A team of international scientists finds that more than 4,000 species of songbirds can taste sugar–contrary to conventional thought.
With a new feature in the free Merlin Bird ID app from the Cornell Lab of Ornithology, you can now ID a bird by its sound.
The message about the bird-conservation benefits of shade-grown coffee may not be getting through to the people most likely to respond—birdwatchers. A team of researchers from the Cornell Lab of Ornithology and Virginia Tech surveyed birdwatchers to learn if they…
Famous for their uncanny ability to imitate other birds and even mechanical devices, researchers find that Australia’s Superb Lyrebird also uses that skill in a totally unexpected way. Lyrebirds imitate the panicked alarm calls of a mixed-species flock of birds while males are courting and even while mating with a female.
A study conducted by the Cornell Lab of Ornithology’s Center for Conservation Bioacoustics aims to understand how resilient bearded seals can be to changes in ambient underwater noise.
A new study by Cornell Lab of Ornithology scientists aims to clarify the status of the non-native European House Sparrow, using 21 years of citizen science data from the Cornell Lab’s Project FeederWatch.
Love them or hate them, there’s no doubt the European Starling is a wildly successful bird. A new study from the Cornell Lab of Ornithology examines this non-native species from the inside out to learn what exactly happened at the genetic level as the starling population exploded and spread all across North America?
A new study from scientists at the Cornell Lab of Ornithology examines public attitudes toward non-native bird species and whether people are willing to manage them to protect native cavity-nesting birds, such as Eastern Bluebirds and the American Kestrel. The findings are published in the Journal of Environmental Management.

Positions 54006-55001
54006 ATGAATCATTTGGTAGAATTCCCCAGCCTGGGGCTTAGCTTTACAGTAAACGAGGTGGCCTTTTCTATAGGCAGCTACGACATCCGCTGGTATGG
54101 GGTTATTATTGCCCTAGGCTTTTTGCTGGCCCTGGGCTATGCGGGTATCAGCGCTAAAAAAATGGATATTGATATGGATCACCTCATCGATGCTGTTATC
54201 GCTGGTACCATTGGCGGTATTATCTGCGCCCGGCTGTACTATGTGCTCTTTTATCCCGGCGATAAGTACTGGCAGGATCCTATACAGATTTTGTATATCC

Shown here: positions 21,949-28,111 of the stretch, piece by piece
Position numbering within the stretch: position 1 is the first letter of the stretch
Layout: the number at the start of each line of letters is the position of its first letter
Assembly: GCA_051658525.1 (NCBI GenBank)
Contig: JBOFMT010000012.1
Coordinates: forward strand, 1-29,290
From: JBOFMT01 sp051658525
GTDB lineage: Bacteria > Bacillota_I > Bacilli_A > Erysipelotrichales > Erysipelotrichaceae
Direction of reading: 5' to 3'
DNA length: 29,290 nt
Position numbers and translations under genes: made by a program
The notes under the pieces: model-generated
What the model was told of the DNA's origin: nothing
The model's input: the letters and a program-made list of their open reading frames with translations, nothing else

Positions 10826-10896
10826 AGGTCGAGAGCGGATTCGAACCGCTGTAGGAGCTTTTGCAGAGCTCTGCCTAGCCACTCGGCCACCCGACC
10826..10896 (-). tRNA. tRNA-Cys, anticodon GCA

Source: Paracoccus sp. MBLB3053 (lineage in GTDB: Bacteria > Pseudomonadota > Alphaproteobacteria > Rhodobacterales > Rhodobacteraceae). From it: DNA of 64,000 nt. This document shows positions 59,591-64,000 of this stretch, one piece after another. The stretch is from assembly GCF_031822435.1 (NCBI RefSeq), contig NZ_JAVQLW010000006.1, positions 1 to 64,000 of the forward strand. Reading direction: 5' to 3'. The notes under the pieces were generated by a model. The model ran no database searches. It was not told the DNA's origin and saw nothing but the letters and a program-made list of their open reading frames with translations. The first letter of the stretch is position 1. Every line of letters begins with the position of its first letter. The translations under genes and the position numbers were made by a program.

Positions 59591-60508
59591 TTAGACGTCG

U.S. pollution regulations meant to protect humans from dirty air are also saving birds. So concludes a new continentwide study published today in The Proceedings of the National Academy of Sciences. Study authors found that improved air quality under a federal program to reduce ozone pollution may have averted the loss of 1.5 billion birds during the past 40 years.
Ecosystems can be incredibly complex, with many interacting species. In many habitats, predators shape they behavior of prey and prey shape the behavior of predators. This paper provides a detailed look at the predator-prey relationship between bats and katydids, a group of insects related to crickets and grasshoppers.
A half-century of controversy over two popular bird species may have finally come to an end. In one corner: the Bullock’s Oriole, found in the western half of North America. In the other corner: the Baltimore Oriole, breeding in the eastern half. Where their ranges meet in the Great Plains, the two mix freely and produce apparently healthy hybrid offspring. But according to scientists from the Cornell Lab of Ornithology, hybridization is a dead end and both parent species will remain separate.
AUI and the NRAO have awarded the 2020 Karl G. Jansky Lectureship to Dr. Martha P. Haynes, Goldwin Smith Professor of Astronomy at Cornell University.
Millions of people from around the world can now witness a rare sight in real time: a Northern Royal Albatross pair nesting and raising their chick. The live views originate from a coastal albatross colony in Otago, on South Island, New Zealand, and are made possible by a new partnership between the country’s Department of Conservation (DOC) and the Cornell Lab of Ornithology.
The highly endangered North Atlantic right whale is rapidly altering its use of important habitat areas off the New England coast, signaling disruptive changes in the marine environment.
Calling all shutterbug bird lovers: The BirdSpotter Photo Contest is back—always a popular feature of the Cornell Lab of Ornithology’s Project FeederWatch. The contest runs through March 12, with many great prizes available for biweekly winners and final Grand Prize winners. The contest is sponsored by Wild Birds Unlimited.